std has a real hash map in
unordered_map, why (or when) would I still want to use the good old
unordered_map on systems where it actually exists? Are there any obvious situations that I cannot immediately see?
As already mentioned,
map allows to iterate over the elements in a sorted way, but
unordered_map does not. This is very important in many situations, for example displaying a collection (e.g. address book). This also manifests in other indirect ways like: (1) Start iterating from the iterator returned by
find(), or (2) existence of member functions like
Also, I think there is some difference in the worst case search complexity.
map, it is O( lg N )
unordered_map, it is O( N ) [This may happen when the hash function is not good leading to too many hash collisions.]
The same is applicable for worst case deletion complexity.
In addition to the answers above you should also note that just because
unordered_map is constant speed (
O(1)) doesn't mean that it's faster than
map (of order
log(N)). The constant may be bigger than
log(N) especially since
N is limited by 232 (or 264).
So in addition to the other answers (
map maintains order and hash functions may be difficult) it may be that
map is more performant.
For example in a program I ran for a blog post I saw that for VS10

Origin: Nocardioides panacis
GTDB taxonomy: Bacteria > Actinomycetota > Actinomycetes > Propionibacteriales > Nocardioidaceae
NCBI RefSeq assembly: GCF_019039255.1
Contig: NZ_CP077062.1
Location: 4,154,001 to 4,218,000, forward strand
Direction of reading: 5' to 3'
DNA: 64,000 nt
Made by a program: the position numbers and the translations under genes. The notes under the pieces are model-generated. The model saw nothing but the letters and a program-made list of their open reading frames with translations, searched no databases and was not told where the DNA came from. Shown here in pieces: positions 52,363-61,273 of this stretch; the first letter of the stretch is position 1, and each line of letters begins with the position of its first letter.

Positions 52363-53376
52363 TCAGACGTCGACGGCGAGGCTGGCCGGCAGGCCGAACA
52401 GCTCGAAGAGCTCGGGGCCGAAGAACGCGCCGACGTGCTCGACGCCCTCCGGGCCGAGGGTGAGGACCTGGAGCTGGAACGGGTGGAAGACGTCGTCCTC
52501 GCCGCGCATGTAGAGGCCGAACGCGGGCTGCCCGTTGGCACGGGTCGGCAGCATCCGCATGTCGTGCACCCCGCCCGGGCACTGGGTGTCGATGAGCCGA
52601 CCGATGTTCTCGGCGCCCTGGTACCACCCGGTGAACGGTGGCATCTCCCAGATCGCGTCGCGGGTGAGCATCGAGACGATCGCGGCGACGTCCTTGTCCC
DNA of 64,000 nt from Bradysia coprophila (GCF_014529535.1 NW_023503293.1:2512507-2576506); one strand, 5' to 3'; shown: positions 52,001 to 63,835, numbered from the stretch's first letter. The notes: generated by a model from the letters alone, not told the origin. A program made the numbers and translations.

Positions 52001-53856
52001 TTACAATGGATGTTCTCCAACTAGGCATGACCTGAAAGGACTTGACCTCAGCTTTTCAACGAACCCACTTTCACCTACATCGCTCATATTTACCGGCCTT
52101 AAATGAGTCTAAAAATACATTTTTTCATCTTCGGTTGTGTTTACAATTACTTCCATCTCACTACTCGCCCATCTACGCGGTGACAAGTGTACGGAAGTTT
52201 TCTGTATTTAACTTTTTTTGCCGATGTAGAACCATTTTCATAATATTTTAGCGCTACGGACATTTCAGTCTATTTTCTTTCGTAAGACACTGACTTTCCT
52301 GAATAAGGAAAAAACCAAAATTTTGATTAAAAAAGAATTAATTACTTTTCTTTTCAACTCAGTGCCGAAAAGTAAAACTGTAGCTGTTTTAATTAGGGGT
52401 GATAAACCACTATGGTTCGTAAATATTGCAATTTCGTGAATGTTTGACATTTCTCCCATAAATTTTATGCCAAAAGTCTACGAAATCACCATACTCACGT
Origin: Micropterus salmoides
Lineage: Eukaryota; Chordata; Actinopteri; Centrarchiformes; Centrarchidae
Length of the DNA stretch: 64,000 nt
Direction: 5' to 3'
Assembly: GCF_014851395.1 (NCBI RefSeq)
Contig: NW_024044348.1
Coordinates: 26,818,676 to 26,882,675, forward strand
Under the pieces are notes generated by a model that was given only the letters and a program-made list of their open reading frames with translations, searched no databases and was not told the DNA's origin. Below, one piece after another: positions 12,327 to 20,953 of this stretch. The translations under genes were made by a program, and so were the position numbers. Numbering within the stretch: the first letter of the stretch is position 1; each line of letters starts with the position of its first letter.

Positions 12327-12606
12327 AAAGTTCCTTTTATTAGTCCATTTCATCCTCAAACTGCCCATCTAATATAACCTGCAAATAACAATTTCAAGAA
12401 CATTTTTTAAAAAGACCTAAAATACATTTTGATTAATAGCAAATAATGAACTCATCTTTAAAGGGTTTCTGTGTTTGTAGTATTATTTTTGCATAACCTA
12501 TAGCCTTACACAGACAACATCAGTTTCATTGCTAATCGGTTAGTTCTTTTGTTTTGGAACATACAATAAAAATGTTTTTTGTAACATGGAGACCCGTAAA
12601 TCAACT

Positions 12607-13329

std::unordered_map was slower than
boost::unordered_map was faster than both).
Note 3rd through 5th bars.
This is due to Google's Chandler Carruth in his CppCon 2014 lecture
std::map is (considered by many to be) not useful for performance-oriented work: If you want O(1)-amortized access, use a proper associative array (or for lack of one,
std::unorderded_map); if you want sorted sequential access, use something based on a vector.
std::map is a balanced tree; and you have to traverse it, or re-balance it, incredibly often. These are cache-killer and cache-apocalypse operations respectively... so just say NO to
You might be interested in this SO question on efficient hash map implementations.
std::unordered_map is cache-unfriendly because it uses linked lists as buckets.)
Say you have very large keys, perhaps large strings. To create a hash value for a large string you need to go through the whole string from beginning to end. It will take at least linear time to the length of the key. However, when you only search a binary tree using the
> operator of the key each string comparison can return when the first mismatch is found. This is typically very early for large strings.
This reasoning can be applied to the
find function of
std::map. If the nature of the key is such that it takes longer to produce a hash (in the case of
std::unordered_map) than it takes to find the location of an element using binary search (in the case of
std::map), it should be faster to lookup a key in the
std::map. It's quite easy to think of scenarios where this would be the case, but they would be quite rare in practice i believe.